The ozone hole: Closing the gap

After thinning at alarming rates in the 1980s and 90s, the ozone layer over Antarctica is starting to recover.

Help EarthSky keep going! Please donate what you can to our once-yearly crowd-funding campaign.

Ozone is a molecule comprised of three oxygen atoms. A layer of ozone high in the atmosphere – about 9 to 18 miles (15 to 30 km) up – surrounds the entire Earth. It protects life on our planet from the harmful effects of the sun’s ultraviolet rays.

In the 1980s, scientists began to realize that ozone-depleting chemicals, such as chlorofluorocarbons (CFCs), were creating a thin spot – a hole – in the ozone layer over Antarctica. Through an international effort to decrease the use of CFCs, the ozone layer is starting to mend, and scientists believe it should mostly recover by the middle of the 21st century. This series of satellite images shows the ozone hole on the day of its maximum depth from 1979 through 2018.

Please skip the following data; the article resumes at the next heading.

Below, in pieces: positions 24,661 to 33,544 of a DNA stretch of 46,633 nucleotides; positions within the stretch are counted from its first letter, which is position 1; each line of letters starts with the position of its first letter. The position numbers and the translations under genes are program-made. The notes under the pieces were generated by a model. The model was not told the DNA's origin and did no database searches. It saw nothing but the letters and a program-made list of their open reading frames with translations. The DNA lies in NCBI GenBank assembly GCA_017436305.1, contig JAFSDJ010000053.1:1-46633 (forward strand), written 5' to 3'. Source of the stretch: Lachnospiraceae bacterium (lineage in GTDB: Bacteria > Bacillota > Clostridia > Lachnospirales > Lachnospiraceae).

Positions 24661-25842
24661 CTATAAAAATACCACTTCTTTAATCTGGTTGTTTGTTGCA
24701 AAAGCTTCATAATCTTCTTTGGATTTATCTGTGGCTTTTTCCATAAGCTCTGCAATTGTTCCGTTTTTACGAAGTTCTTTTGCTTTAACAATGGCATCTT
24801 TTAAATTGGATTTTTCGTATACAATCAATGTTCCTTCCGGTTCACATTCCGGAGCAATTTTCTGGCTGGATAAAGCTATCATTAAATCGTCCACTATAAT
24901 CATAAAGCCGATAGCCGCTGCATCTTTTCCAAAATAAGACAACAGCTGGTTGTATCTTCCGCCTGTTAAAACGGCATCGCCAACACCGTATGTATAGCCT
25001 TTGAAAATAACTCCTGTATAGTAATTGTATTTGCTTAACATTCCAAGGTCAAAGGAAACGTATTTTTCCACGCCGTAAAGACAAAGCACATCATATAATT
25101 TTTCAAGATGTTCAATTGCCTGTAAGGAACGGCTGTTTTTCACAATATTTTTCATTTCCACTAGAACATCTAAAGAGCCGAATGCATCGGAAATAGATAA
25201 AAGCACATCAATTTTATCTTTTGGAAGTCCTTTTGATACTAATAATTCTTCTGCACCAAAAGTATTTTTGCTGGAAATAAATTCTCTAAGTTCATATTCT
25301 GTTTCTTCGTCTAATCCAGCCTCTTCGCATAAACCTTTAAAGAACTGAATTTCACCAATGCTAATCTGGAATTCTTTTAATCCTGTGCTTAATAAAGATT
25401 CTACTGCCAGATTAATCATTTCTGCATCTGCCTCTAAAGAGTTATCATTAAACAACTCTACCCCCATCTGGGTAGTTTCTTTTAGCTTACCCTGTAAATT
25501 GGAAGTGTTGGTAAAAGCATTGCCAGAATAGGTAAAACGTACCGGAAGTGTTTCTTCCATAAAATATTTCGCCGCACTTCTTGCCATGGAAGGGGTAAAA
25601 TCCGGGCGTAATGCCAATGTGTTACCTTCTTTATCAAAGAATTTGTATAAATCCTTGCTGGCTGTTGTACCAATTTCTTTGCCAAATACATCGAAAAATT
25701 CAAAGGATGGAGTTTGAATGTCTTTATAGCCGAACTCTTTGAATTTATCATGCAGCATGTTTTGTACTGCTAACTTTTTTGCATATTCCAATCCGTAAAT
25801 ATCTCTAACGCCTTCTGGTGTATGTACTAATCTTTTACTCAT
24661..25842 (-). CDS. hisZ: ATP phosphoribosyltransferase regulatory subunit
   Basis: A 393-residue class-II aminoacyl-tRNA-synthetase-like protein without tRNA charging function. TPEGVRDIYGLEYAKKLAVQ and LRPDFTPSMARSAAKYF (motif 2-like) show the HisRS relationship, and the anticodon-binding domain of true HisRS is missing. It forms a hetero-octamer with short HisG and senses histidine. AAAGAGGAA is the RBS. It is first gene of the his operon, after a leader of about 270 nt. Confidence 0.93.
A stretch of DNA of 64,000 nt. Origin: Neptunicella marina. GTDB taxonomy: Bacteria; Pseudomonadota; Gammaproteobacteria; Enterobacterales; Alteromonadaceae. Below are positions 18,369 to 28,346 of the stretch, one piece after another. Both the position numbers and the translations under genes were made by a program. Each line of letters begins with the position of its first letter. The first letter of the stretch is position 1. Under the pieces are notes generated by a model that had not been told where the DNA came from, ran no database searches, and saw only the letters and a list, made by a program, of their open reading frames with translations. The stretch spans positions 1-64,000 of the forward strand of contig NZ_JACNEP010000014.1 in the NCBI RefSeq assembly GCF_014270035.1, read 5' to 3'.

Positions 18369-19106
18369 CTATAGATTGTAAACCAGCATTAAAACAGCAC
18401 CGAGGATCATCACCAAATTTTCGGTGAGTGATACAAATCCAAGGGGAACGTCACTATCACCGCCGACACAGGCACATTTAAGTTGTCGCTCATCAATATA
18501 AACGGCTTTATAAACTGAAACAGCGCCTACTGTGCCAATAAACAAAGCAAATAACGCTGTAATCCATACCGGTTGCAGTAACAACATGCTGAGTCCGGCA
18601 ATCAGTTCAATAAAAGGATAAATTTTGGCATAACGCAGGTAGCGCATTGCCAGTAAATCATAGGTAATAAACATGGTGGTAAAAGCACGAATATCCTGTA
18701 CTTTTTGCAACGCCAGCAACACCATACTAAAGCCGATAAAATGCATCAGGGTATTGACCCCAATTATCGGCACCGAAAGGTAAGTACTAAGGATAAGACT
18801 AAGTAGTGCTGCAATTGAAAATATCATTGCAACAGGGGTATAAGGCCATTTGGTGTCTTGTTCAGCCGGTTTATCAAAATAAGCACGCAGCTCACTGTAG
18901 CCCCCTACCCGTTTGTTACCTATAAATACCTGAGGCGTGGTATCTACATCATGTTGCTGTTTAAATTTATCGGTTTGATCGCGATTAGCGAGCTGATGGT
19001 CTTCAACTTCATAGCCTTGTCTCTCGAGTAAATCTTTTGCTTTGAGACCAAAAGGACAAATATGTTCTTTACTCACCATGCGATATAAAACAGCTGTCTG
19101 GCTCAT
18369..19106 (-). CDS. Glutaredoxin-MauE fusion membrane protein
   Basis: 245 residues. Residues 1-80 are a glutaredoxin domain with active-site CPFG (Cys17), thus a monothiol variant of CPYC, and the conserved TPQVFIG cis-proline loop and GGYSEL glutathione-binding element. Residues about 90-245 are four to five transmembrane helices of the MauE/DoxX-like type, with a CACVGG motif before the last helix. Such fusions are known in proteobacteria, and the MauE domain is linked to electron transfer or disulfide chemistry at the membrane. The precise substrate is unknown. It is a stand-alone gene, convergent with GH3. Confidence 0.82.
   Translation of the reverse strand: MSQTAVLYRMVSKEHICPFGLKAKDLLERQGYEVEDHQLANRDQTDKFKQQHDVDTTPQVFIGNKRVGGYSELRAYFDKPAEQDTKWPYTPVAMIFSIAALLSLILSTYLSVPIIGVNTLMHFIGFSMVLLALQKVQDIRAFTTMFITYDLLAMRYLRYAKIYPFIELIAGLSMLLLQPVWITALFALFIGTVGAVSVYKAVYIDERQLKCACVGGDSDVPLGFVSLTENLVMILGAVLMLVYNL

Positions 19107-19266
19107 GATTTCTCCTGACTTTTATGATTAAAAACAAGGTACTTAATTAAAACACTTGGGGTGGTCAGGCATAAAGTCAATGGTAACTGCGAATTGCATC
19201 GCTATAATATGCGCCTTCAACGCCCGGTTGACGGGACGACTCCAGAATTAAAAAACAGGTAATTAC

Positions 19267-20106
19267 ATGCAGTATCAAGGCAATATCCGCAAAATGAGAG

Bottom line: The ozone hole over Antarctica is slowly closing up.

Via NASA Earth Observatory

Eleanor Imster